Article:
Keshet is also working with Apple on Nevelot (Bastards), an adaptation of Yoram Kaniuk’s novel with Richard Gere attached. The story of two elderly Vietnam vets and best friends whose resentment of today’s self-absorbed millennials and an act of self-defense snowballs into a tragic series of events. Howard Gordon is writing the series, which Deadline understands is on the brink of a series order at the streamer, with Keshet Studios producing with Fox 21 Television Studios and Teakwood Lane Productions.

Elsewhere, Israeli action thriller When Heroes Fly, which airs on Netflix around the world, is getting a U.S. remake as is black comedy Stockholm, which has moved into development with an unnamed OTT service. The latter came out of Keshet Films, the nascent division run by Mandy Tagger Brockey and Adi Ezroni, which Nir said was growing “quicker than anticipated” since its 2017 launch.

On the non-scripted side, Nir said he is very happy with its purchase of British production group Greenbird Media, which houses producers such as Tuesday’s Child and Crackit Productions, in 2018. The company has scored a number of commissions recently, many of which they are taking to the U.S. Its Keshet UK division is also working on dating format Singleton for ITV2, which Nir said had recently attracted U.S. interest, and Speed Freaks, starring daredevil Zef Eisenberg, for ITV4.

Nir said, “The whole unscripted UK side, we’re very happy with. This is a part of our bigger story of aligning with great production companies around the world. At some point, we’ll also be looking at small, entrepreneurial scripted companies. We are not like the super indies where M&A is our strategy, we will look at promising companies, but we’re not big-time spenders.”

While much was made about the size and cost of its Israeli entertainment format 2025, which has been described as Black Mirror meets Monopoly, it is not focusing on a U.S. remake at the moment, but rather concentrating on the second season in Israeli, as well as speaking to a number of international broadcasters about making local versions at its own local hub.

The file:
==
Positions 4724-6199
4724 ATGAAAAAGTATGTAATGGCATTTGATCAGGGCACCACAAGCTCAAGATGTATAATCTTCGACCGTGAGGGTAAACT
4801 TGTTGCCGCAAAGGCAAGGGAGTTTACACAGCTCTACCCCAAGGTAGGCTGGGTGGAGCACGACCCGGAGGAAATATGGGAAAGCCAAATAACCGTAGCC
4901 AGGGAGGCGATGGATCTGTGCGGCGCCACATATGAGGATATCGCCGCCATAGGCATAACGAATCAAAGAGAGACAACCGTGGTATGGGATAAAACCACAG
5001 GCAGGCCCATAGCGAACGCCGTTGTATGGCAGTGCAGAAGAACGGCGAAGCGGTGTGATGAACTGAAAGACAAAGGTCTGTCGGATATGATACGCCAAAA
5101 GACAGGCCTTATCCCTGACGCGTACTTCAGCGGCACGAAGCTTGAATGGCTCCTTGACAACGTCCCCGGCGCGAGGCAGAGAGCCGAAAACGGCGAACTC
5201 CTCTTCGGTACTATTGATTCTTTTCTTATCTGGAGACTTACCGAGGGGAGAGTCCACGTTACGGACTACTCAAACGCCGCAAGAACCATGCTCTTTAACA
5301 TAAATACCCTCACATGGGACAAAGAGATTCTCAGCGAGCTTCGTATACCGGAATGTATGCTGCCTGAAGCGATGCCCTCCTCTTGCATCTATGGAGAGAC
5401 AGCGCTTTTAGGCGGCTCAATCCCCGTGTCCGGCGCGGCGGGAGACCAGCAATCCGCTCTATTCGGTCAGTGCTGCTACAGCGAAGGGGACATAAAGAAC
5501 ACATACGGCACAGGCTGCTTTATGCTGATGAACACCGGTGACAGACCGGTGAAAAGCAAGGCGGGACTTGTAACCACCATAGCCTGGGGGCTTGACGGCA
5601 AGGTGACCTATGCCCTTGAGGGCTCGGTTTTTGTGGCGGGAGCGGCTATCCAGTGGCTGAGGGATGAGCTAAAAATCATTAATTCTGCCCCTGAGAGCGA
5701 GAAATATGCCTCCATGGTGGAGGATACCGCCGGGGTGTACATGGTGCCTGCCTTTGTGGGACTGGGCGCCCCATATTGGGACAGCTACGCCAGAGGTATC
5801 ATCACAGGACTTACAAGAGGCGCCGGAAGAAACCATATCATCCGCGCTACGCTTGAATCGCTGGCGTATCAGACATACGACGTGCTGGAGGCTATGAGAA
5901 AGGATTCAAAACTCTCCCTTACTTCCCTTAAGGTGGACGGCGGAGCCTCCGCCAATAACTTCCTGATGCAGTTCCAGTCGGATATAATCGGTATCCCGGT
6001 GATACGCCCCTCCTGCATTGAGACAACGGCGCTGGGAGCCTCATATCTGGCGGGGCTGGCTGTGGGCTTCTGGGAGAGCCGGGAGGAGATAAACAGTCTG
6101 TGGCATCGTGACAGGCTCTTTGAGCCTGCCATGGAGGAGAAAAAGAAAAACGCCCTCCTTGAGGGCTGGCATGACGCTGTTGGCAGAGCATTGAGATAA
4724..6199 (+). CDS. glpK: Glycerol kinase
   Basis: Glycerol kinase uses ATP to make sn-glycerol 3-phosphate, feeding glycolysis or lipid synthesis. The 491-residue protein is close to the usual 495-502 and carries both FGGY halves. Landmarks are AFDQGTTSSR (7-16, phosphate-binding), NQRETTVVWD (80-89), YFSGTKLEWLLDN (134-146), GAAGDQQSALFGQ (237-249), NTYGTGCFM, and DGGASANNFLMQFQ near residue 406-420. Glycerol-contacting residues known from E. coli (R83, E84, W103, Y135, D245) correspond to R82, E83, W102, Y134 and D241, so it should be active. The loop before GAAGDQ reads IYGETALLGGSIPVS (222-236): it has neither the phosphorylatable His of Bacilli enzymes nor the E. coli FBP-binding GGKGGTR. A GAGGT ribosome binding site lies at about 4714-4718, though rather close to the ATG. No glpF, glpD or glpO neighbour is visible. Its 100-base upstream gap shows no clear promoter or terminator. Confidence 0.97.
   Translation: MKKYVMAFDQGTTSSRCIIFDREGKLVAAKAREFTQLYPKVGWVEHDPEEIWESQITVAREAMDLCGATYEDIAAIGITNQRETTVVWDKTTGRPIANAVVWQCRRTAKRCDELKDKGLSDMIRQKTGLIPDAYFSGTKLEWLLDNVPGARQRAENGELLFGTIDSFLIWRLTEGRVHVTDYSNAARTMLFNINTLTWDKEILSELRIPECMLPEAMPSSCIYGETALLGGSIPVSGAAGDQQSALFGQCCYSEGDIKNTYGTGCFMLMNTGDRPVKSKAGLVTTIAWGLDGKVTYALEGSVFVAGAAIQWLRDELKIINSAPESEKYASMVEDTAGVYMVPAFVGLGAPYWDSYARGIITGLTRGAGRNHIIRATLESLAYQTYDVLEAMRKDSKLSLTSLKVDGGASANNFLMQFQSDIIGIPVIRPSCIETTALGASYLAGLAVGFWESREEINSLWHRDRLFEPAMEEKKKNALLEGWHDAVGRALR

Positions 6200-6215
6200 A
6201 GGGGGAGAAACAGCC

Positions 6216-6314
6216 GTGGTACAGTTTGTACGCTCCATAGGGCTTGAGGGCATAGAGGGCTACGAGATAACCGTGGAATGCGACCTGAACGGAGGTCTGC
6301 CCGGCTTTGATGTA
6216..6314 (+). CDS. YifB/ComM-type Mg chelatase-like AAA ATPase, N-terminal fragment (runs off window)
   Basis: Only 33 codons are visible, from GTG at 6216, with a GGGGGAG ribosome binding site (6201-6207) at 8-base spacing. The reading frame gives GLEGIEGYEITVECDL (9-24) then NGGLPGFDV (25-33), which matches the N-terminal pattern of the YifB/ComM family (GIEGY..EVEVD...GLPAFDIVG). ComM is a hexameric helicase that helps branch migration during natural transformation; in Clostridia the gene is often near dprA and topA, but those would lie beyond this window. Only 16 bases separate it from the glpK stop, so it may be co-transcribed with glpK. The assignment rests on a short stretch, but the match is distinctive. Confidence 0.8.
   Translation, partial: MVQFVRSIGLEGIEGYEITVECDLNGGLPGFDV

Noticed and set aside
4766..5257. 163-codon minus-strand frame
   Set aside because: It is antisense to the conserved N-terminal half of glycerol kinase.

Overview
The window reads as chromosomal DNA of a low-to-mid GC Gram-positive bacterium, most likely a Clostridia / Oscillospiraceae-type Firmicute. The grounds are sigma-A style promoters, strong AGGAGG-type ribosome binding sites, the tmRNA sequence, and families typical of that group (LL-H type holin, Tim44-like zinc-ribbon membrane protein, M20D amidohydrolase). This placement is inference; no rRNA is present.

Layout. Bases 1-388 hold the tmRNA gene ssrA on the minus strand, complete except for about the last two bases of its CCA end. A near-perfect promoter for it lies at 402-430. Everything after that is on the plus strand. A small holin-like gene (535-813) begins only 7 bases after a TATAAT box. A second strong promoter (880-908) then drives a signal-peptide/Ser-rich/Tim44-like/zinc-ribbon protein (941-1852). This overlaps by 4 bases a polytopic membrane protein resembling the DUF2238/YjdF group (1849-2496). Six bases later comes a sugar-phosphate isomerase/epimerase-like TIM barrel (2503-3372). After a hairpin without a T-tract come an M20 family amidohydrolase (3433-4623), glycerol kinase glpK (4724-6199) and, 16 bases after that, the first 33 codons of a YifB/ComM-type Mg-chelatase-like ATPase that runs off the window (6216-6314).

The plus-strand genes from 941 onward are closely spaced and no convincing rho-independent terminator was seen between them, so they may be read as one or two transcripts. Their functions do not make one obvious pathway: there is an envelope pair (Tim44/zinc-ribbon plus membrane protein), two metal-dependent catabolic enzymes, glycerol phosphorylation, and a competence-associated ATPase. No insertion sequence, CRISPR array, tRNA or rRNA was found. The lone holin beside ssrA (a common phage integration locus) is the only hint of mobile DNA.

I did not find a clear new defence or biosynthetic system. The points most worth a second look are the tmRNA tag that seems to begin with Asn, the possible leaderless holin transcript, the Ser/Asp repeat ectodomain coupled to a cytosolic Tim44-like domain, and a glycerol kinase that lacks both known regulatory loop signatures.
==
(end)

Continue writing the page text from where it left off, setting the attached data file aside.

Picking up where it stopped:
On the distribution front, its Keshet International Content Fund has $55M to invest in global dramas including BBC One drama The Trial of Christine Keeler and Australian series Black Bitch.

Nir (left) was keen to praise the quality of Israeli creatives as the key part of the company’s success outside of its local market. The small country has punched well above its weight in terms of international entertainment success, something Nir puts down to the way that Israeli auteurs approach their ideas. My first interaction [for the U.S.] was Hagai Levi, who did In Treatment, and this has come full circle. What’s happened to Israeli series in the last decade, is very meaningful. We’ve been able to cross the hurdles of distance and language and to bring these stories across the globe to Hollywood. What is unique about Israeli writing, why did Israeli become such a player in international. Israeli writers write from somewhere deep, they want to express something more than just telling a story and they have the ability to tell compelling stories and reach large audiences.”